My take on this is that, not only do too many cooks spoil the broth, there’s a problem when these cooks are focused on concerns other than winning a specific battle.  Moreover, it can mean that important decisions get delayed while a message is being relayed down the line.  For example, the same friend told me that D-Day might have turned out quite differently if Hitler hadn’t put himself in command.  Although the commander of a Panzer division some 25 miles away from Normandy’s beaches could easily have moved in and destroyed the Americans, the Germans in Berlin who received the message about the D-Day landing were afraid to wake Hitler up.  For that reason, there was a 12 hour delay before the Panzer commander was told to head for the beaches.  By this time, though, the Americans were reinforced with men, vehicles, and weapons, and the German commander realized that he had lost his window of opportunity, and elected to regroup further inland.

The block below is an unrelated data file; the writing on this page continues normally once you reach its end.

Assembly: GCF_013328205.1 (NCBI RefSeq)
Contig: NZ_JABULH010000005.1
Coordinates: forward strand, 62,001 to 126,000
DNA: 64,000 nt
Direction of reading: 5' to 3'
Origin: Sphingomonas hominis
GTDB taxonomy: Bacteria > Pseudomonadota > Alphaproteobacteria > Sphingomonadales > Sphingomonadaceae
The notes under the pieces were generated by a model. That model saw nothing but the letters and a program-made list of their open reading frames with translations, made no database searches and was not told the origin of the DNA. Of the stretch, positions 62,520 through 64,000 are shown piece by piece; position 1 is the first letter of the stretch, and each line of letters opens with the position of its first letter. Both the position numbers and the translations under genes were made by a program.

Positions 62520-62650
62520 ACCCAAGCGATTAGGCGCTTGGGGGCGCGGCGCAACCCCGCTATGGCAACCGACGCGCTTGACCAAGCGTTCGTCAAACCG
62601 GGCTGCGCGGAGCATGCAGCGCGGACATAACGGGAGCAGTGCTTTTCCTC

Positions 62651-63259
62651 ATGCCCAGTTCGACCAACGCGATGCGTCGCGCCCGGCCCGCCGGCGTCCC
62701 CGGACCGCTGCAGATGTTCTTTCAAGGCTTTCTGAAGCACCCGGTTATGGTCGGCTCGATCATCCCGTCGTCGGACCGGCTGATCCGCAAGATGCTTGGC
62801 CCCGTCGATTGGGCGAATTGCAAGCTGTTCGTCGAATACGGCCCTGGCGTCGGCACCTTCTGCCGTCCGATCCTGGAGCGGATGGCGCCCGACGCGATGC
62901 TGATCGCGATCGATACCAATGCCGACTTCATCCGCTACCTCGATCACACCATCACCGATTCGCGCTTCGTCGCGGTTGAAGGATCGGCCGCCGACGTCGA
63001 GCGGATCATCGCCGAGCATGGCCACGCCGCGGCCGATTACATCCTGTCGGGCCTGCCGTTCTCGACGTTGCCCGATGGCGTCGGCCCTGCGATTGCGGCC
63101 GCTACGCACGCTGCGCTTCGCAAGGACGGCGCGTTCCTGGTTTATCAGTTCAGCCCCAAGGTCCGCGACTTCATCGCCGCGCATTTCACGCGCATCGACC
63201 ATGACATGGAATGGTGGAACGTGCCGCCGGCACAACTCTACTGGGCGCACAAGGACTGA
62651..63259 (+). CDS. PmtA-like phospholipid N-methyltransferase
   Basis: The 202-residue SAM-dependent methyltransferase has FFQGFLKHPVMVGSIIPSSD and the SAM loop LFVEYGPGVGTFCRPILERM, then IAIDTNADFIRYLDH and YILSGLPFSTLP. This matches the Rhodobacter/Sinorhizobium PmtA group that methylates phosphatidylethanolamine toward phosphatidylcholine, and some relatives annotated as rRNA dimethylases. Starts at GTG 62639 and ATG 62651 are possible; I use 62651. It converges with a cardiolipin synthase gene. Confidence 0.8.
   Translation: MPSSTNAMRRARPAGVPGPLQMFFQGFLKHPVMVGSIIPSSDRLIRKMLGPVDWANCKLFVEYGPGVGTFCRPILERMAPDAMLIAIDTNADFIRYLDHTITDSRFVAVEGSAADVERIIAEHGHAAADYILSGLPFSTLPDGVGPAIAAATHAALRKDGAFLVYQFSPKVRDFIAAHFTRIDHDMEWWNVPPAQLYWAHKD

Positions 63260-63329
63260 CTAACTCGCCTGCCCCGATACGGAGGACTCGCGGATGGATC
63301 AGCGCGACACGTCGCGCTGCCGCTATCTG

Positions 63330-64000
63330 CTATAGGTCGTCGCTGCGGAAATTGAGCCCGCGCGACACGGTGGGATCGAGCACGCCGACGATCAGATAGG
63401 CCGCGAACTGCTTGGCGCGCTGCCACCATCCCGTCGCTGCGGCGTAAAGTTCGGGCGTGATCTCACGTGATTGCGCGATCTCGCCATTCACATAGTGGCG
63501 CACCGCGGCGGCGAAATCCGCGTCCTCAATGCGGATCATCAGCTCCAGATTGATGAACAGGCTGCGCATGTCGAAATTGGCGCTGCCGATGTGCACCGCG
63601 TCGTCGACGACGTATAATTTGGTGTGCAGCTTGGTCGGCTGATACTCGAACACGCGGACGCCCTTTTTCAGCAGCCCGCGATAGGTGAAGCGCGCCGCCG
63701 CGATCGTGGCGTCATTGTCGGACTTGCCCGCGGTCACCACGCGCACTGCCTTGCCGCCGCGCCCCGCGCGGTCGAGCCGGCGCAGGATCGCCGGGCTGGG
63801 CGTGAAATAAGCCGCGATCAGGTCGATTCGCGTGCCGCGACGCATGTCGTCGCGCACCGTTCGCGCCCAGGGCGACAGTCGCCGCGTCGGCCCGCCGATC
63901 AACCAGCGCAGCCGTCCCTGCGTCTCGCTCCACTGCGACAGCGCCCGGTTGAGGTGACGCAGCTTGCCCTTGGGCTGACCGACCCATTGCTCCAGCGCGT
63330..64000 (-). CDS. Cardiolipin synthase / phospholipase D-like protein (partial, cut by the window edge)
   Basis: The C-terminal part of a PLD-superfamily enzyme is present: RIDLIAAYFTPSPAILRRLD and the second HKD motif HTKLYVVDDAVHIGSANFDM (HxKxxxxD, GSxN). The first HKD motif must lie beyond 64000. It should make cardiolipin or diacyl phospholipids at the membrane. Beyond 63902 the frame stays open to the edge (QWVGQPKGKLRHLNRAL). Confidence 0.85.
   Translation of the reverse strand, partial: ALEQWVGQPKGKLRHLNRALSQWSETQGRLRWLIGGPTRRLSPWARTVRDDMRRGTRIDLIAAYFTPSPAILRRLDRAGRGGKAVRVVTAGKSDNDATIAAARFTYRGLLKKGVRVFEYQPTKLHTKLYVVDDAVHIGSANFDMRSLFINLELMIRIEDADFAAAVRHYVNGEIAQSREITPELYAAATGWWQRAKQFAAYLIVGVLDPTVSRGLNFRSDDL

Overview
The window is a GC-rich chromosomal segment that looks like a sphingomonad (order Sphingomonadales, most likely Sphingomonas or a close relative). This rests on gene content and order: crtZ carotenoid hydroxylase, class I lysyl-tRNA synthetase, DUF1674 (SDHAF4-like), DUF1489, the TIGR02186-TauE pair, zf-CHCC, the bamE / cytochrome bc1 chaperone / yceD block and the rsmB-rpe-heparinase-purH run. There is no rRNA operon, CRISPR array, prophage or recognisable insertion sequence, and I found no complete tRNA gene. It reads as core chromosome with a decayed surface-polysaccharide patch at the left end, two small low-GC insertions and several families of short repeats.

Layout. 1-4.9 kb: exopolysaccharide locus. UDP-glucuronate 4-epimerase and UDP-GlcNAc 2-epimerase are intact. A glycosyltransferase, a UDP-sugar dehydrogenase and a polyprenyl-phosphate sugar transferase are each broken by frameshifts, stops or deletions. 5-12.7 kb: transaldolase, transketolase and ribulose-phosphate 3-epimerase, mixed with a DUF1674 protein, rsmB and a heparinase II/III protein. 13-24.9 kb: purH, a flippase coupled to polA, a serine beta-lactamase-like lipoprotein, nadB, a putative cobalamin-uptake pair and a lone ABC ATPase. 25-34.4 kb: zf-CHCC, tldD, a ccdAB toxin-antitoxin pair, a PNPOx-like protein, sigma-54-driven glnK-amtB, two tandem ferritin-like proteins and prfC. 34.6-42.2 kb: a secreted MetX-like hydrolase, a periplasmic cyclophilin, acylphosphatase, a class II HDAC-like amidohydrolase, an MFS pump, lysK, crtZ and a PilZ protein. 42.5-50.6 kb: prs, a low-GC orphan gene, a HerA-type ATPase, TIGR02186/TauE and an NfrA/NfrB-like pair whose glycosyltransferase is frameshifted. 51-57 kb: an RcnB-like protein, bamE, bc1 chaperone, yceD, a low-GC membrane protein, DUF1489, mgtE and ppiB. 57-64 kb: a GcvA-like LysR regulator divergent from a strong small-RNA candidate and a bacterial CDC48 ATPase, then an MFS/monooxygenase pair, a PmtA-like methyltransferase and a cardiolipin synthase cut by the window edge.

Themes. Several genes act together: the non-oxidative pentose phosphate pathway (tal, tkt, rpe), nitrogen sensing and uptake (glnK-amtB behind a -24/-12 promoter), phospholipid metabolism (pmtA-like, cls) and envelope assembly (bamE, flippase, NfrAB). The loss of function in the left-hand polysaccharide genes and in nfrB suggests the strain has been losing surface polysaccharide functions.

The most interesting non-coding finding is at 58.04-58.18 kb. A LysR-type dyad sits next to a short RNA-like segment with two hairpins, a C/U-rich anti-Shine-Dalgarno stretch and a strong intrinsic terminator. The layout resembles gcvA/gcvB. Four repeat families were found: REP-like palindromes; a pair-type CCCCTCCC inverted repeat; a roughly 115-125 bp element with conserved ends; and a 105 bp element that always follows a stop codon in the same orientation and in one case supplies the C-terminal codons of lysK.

Back to Admiral Swift’s speech, the Admiral said that, with excessive caution, micromanagement, and overly strong command-and-control (my words, not his), we run the risk of stifling the initiative, instinct, and moral courage that made possible victories such as Midway, victories that relied on experience, instinct, and a deep and abiding trust in ones team, starting with the admirals and captains, and running all the way down to the enlisted sailors.  (Again, those are my words, not Admiral Swift’s, but I think that’s what he said.)

If I understand correctly what Admiral Swift was saying, this was a very important statement coming from the Commander of the Pacific Fleet, because it appears that he’ll use his position to give the people in his command more autonomy.  Again, if I got this right, I highly approve of the idea.  (If I got this wrong, someone correct me, please!!!)